|Whitfield 63, Kay 85, Gordon 90+6|
|Bradford City 2|
|Young 65, Cook 95+5|
By Adam Raj
We may be only two games in, but Mark Hughes must already be scratching his head. A draw and a defeat in the opening fixtures leaves the City boss with a number of questions that he’ll need to find an answer for.
Saturday’s fixture in Cumbria was unlikely to be the 90 minutes of anti football we saw last weekend, with new Barrow manager Pete Wild having a reputation for playing the game the right way. But that in itself would raise different questions of a City defence that had no defending to do on the opening day. Worryingly, the answer was pretty unimpressive.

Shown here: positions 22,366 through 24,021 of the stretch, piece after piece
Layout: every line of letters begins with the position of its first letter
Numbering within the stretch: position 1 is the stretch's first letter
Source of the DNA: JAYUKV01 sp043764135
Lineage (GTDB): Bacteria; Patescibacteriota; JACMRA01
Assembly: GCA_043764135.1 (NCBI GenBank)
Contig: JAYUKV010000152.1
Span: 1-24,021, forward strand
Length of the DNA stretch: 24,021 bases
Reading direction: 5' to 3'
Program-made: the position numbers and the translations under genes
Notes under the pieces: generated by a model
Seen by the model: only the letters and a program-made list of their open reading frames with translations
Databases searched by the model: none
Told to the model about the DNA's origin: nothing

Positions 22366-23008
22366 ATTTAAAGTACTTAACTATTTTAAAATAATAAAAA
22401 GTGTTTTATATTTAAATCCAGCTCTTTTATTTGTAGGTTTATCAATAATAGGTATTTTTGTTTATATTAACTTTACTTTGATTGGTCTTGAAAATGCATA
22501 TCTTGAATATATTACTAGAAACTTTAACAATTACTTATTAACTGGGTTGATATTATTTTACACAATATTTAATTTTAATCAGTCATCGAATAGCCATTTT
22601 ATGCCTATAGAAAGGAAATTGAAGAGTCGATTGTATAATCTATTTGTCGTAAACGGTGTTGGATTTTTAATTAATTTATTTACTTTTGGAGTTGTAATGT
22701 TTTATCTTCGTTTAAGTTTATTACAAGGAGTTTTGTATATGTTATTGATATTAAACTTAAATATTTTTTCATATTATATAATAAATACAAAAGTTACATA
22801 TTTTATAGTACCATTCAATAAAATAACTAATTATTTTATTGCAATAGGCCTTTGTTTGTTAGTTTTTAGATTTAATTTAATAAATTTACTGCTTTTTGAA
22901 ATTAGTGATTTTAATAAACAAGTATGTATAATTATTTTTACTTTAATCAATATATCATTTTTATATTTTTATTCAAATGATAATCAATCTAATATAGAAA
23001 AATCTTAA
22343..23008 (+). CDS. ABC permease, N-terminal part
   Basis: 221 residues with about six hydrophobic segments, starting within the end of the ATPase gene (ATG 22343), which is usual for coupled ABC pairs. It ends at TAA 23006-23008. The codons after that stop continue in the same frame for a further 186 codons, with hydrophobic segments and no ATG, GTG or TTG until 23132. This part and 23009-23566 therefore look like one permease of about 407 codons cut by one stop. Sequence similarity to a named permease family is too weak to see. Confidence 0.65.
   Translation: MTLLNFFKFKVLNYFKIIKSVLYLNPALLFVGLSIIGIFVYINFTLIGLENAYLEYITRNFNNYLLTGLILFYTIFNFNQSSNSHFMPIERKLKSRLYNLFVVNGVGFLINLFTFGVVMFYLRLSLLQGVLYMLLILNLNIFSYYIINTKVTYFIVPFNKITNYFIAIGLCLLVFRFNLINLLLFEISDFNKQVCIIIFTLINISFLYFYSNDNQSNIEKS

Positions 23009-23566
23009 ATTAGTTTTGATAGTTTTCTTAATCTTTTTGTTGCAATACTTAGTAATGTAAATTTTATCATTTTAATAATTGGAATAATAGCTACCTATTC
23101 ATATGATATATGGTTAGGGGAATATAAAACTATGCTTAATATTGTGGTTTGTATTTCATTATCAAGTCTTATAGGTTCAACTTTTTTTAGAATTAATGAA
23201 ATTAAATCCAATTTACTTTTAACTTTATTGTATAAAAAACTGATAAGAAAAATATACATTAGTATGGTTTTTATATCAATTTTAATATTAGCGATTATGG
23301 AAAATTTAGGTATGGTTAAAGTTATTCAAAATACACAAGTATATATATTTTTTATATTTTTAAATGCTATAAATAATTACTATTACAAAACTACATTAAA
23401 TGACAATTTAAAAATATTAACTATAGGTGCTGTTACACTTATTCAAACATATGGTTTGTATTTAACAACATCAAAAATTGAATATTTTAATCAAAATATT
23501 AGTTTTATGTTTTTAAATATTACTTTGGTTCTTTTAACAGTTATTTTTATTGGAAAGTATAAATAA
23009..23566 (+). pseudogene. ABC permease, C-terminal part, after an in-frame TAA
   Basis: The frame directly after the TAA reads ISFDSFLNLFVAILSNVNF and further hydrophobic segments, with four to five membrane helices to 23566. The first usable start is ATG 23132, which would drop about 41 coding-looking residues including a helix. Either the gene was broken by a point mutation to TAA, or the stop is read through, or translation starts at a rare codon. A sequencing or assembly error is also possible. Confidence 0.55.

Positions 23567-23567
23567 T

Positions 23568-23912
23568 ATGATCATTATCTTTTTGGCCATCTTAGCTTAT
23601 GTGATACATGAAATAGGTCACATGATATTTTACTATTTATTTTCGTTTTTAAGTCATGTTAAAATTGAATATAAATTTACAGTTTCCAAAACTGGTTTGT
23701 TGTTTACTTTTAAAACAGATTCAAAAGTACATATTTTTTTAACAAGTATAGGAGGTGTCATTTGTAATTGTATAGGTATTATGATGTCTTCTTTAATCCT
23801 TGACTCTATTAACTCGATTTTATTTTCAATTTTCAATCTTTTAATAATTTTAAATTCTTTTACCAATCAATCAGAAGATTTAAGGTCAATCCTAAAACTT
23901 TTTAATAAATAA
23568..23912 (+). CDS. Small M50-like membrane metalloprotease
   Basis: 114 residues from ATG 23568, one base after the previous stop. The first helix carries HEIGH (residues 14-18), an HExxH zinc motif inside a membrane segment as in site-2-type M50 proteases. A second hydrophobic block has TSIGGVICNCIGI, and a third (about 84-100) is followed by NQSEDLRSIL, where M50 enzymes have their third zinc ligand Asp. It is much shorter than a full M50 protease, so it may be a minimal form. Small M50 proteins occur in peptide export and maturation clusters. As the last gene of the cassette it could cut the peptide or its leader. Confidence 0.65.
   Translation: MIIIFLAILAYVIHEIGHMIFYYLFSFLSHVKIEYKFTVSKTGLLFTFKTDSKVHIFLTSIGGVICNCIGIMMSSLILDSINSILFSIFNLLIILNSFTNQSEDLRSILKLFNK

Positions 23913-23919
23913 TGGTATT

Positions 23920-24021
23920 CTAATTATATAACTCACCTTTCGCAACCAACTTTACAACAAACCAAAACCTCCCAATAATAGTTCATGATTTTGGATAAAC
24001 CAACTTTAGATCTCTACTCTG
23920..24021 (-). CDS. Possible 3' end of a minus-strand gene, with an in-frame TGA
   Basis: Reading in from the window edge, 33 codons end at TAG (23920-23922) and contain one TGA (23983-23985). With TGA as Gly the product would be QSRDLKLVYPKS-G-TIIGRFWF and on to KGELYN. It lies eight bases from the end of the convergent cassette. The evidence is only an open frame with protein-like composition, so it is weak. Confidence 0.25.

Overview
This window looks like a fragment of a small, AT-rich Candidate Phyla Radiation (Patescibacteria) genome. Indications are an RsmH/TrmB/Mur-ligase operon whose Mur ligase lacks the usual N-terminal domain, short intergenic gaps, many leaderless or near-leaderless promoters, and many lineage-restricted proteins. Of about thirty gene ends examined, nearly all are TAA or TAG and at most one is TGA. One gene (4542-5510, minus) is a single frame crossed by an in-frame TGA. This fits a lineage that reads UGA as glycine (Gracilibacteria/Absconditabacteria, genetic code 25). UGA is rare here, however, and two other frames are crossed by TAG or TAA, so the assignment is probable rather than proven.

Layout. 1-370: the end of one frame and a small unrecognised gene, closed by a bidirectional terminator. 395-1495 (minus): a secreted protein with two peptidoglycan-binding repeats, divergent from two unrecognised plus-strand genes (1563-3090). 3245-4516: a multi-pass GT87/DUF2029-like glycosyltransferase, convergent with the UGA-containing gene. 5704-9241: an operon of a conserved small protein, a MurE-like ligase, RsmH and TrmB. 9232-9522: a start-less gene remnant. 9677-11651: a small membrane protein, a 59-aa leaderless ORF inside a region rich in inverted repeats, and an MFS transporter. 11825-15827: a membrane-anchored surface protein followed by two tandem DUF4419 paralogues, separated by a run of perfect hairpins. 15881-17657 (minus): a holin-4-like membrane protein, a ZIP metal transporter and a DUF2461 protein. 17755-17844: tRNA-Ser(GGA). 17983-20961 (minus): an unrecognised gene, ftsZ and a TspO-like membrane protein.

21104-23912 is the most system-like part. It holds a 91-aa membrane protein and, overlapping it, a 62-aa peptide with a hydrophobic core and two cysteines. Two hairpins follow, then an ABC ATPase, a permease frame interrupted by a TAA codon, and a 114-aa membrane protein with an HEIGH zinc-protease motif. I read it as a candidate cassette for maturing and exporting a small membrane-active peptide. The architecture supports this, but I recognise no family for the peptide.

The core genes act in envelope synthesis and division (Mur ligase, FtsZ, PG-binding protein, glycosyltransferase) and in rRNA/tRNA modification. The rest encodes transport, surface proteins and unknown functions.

Hughes had made two changes to the side that drew a blank last week at Valley Parade, both being injury enforced. Emmanuel Osadebe and Jamie Walker dropped out for Harry Chapman and Alex Gilliead, the latter of whom playing his first minutes since the opening pre season friendly at Bradford Park Avenue.
City started fairly bright, the switch to a 4-3-3 from last week’s diamond proving to be slightly more effective at stretching the opposition with Chapman and Lee Angol occupying the wide positions. But for all the possession and neat passages of play, there was a distinct lack of creativity and incision.
And that is slightly representative of the hosts’ first half display too. Barrow struggled to get a foothold in the game, chasing shadows for the most part and looked even less likely to score than their visitors. It made for a rather tedious game to watch.